Amy Bunn, chief communications officer at McAfee

Global survey sheds light on the alarming efficacy of AI voice cloning scams

A recent study conducted by cybersecurity giant McAfee, involving 7,000 participants from across the globe, found that a startling one in four people had either fallen victim to such scams or knew someone to whom it had happened. The modus operandi is frighteningly simple: armed with a brief audio snippet, these scammers can generate a nearly indistinguishable replica of any voice, subsequently deploying these voice clones to send voicemails or voice-text messages. Even accents from diverse regions across the world can now be replicated with astonishing accuracy, a testament to the advancements in voice imitation technologies. However, individuals who possess a unique rhythm or cadence in their speech, or those who have distinctive verbal idiosyncrasies, present a more complex challenge for these systems. The McAfee study underscores a significant vulnerability among the public, with a whopping 70 per cent admitting their inability to confidently discern between an authentic voice and an AI-generated version.

Some 53 per cent of adults regularly share their voice data on a weekly basis and nearly 49 per cent do so as frequently as ten times within a week, presenting a vast pool of data that can be used for cyber exploitation.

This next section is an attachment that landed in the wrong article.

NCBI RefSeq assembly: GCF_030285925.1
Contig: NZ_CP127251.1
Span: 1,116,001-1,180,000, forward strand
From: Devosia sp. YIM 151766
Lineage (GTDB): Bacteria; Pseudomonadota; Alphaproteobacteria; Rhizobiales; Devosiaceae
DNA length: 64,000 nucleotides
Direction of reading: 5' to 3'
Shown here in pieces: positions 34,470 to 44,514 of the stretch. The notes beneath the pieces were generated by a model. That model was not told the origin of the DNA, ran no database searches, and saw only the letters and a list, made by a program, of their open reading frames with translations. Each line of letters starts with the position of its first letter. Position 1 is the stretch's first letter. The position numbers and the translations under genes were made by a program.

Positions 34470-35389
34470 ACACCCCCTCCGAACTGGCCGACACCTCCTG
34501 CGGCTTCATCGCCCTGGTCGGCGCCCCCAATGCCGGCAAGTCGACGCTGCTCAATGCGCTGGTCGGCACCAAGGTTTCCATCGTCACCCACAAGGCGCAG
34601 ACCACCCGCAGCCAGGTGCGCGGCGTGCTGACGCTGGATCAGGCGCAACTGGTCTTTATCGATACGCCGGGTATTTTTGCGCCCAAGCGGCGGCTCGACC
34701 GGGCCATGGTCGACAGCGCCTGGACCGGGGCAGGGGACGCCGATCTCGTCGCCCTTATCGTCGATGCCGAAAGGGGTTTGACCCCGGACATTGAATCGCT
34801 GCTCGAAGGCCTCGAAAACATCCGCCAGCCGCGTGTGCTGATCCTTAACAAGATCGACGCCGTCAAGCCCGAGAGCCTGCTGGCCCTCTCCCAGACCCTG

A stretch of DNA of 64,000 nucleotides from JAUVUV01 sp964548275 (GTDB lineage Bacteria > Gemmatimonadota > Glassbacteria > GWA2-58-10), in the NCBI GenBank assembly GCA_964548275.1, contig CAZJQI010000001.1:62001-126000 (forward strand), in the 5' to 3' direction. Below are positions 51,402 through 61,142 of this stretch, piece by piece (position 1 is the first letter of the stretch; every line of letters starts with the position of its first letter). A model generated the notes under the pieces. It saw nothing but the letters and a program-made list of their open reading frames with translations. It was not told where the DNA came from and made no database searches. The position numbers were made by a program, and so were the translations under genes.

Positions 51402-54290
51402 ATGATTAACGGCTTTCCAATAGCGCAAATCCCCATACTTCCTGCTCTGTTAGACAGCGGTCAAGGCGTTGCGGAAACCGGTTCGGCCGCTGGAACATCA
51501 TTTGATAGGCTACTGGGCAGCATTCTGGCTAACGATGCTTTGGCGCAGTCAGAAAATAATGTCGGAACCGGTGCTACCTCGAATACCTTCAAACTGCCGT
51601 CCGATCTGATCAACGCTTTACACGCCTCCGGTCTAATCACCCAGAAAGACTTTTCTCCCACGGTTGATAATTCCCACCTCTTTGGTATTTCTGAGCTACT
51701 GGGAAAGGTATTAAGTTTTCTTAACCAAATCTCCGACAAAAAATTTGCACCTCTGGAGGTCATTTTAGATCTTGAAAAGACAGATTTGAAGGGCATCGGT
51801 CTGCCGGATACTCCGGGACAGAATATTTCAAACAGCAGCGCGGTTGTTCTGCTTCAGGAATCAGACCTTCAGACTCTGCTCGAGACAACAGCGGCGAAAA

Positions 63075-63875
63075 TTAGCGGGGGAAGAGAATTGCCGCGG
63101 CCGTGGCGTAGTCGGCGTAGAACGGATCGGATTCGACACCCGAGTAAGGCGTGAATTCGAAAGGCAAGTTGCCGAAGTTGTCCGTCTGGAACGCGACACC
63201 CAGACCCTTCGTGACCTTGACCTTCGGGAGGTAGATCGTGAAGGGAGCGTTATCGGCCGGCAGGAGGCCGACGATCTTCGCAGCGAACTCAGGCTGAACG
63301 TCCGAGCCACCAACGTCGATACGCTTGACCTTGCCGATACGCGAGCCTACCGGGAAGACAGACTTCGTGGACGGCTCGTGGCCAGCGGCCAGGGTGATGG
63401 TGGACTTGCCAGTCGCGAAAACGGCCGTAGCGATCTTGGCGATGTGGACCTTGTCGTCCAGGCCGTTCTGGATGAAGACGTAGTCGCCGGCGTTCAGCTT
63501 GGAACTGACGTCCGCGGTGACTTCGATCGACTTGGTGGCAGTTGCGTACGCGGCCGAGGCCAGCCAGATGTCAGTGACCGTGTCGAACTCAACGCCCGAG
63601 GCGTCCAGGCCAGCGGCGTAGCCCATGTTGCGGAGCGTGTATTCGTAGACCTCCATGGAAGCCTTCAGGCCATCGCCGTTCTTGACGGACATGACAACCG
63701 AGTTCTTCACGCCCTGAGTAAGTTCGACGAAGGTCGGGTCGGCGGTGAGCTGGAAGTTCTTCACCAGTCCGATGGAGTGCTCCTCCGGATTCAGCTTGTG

Disturbingly, the survey highlighted that one in ten respondents had encountered an AI voice clone attempting to deceive them. Even more concerning was the revelation that of these individuals, a staggering 77 per cent ended up losing money to these sophisticated scams. Delving deeper into the financial impact, over a third (36 per cent) reported losses of up to $3,000, while a significant seven per cent faced losses with figures spanning between $5,000 and $15,000. The research further underscored the ease with which cybercriminals can access genuine voice recordings to create convincing clones. With more than half (53 per cent) of adults regularly sharing their voice data on a weekly basis and nearly half (49 per cent) doing so as frequently as ten times within a week, it presents a vast pool of data that can be used for cyber exploitation. Voice data is typically shared via podcasts, via reels on social media, or through video posts on YouTube. Young people and public figures, often at the forefront of embracing new tech and rapidly growing social media platforms, are increasingly vulnerable to unauthorised biometric data collection for potential use in virtual abduction schemes. Platforms like Instagram, Facebook, and TikTok provide an easy way for culprits to identify potential targets and gather specific information, enhancing the authenticity of their deceptive acts.